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Confirmed: We didn’t need Bill C-51

Before C-51, laws and arrangements often allowed for the sharing of information for national security purposes. C-51 adopts an excessive approach that will harm online innovation, political discourse and our civil liberties. Speak out to get it repealed at Article by The Canadian Press for CBC

With its new mandate, CSIS could take measures, at home and abroad, to disrupt threats when it had reasonable grounds to believe that there was a threat to the security of Canada. Intelligence services in most of Canada's close democratic allies have had similar mandates and powers for many years." — Public Safety Canada backgrounder on proposed anti-terrorism bill, January 2015.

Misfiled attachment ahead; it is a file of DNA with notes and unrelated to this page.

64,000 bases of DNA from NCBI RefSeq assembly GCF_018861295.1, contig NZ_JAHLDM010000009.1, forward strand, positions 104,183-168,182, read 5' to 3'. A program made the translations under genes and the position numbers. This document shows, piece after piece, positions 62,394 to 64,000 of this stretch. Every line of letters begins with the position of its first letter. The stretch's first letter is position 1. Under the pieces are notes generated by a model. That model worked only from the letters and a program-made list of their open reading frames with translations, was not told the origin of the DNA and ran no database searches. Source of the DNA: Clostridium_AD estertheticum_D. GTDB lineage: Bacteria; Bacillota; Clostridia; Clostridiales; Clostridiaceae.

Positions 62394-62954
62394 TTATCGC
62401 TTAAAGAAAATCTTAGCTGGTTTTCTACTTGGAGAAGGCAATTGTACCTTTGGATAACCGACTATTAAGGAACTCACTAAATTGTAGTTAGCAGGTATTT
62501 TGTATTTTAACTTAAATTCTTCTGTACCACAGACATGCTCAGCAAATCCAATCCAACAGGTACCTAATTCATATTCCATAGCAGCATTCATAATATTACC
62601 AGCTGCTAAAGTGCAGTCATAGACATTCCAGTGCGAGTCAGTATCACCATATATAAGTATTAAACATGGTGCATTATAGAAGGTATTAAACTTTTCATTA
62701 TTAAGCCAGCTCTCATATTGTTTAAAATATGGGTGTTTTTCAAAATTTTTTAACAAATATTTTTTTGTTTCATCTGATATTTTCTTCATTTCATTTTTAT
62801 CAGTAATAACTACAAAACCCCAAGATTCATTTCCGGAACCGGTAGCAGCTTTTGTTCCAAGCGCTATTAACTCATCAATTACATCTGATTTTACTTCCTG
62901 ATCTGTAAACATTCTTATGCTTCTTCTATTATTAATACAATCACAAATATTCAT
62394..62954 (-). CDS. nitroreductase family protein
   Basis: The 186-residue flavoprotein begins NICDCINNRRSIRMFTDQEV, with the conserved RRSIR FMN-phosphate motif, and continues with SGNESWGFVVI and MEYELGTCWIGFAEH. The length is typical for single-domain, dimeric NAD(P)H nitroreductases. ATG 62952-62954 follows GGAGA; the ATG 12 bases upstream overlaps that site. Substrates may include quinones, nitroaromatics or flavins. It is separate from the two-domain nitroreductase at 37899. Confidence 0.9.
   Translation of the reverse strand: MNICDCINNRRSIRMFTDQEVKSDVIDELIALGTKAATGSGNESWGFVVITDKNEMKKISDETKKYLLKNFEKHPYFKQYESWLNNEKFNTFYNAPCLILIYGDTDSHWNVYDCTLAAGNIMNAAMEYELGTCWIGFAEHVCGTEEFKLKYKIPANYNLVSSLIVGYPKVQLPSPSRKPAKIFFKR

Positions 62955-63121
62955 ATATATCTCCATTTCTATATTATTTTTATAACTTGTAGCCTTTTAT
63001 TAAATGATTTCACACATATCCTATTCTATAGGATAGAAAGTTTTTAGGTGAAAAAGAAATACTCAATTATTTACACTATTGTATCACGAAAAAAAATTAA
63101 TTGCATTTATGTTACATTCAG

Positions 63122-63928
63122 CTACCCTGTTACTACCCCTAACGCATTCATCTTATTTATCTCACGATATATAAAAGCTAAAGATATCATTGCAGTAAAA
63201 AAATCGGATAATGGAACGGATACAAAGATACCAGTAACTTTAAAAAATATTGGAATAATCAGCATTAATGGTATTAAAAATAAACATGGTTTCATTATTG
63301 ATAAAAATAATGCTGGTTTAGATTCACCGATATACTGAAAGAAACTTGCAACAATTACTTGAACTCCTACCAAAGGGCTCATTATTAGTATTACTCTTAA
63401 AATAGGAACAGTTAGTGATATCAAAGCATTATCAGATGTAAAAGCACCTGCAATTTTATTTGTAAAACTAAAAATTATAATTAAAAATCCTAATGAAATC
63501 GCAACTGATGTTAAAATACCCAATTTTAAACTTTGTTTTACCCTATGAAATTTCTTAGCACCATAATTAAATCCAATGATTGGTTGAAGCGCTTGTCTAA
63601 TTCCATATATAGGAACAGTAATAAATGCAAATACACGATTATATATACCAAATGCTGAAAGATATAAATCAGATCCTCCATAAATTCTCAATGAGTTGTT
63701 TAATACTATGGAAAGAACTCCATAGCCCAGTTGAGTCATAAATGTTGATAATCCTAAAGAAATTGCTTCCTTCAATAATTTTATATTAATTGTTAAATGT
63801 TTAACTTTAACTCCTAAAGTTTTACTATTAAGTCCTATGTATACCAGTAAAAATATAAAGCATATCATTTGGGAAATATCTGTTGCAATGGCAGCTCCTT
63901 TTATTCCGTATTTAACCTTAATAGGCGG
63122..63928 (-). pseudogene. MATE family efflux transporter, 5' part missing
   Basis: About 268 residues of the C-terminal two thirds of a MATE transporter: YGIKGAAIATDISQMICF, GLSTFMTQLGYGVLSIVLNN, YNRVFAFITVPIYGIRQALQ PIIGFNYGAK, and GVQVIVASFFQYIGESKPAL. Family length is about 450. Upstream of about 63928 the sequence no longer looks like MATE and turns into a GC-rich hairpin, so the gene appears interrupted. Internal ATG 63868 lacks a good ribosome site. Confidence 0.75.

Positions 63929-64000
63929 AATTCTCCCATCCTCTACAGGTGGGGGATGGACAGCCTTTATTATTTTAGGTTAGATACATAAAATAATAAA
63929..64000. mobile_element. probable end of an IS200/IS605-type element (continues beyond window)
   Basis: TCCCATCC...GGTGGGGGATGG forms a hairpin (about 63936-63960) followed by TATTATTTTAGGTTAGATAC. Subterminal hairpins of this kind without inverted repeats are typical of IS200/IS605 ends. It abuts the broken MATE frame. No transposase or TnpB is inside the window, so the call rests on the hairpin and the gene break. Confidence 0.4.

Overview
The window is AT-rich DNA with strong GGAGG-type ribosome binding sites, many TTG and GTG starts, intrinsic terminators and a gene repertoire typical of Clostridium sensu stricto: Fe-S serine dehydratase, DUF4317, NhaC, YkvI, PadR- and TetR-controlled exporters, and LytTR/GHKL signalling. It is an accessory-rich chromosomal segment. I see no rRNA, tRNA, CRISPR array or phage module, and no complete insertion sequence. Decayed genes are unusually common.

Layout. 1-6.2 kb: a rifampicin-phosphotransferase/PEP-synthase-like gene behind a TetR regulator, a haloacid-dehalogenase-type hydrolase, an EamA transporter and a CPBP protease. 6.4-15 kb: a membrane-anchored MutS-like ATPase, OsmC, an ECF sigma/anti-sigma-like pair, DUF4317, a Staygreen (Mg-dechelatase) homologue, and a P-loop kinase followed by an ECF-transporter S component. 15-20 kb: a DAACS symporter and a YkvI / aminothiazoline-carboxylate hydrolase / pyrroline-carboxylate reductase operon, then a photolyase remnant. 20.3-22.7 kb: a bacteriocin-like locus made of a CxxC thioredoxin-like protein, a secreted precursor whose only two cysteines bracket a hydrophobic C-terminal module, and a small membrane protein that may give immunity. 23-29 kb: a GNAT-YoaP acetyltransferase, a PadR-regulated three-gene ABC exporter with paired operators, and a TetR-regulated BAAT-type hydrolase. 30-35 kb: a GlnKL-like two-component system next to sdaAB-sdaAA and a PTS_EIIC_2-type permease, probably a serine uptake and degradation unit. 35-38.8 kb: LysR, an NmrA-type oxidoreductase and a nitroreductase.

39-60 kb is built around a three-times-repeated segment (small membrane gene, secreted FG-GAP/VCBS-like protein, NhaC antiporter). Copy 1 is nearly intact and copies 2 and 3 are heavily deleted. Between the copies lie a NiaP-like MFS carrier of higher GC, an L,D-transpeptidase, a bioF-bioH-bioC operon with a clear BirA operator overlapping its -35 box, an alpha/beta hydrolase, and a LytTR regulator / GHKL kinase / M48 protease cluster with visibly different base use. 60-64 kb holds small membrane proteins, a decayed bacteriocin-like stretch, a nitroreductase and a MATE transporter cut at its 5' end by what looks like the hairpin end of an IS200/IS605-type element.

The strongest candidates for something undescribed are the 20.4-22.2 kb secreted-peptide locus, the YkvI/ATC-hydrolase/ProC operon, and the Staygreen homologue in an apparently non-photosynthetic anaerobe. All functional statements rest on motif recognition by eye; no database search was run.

In introducing its sweeping security bill earlier this year, the government said the Canadian Security Intelligence Service, Canada's spy agency, did not have a legal mandate to take action concerning threats. Rather, CSIS was limited to collecting and analyzing information as well as advising the government.

The government characterized the bill's proposed new powers — which have since received royal assent — as a means of bringing the spy service's capabilities in line with those of allied counterparts.

How accurate were the government's claims?

Spoiler Alert: The Canadian Press Baloney Meter is a dispassionate examination of political statements culminating in a ranking of accuracy on a scale of "no baloney" to "full of baloney" (complete methodologybelow).

This one earns a rating of "a lot of baloney."

The Facts

Some have pointed out that CSIS already used disruptive tactics — for instance by making it known to targets that their activities were being investigated.

The RCMP, Canada's national police force, also fights terrorism through disruption. "The RCMP has a robust range of disruption tools and continues to develop its own threat diminishment capability in light of rapidly evolving changes in the threat environment," the police force said in April 2015 briefing notes.



- Read more at CBC


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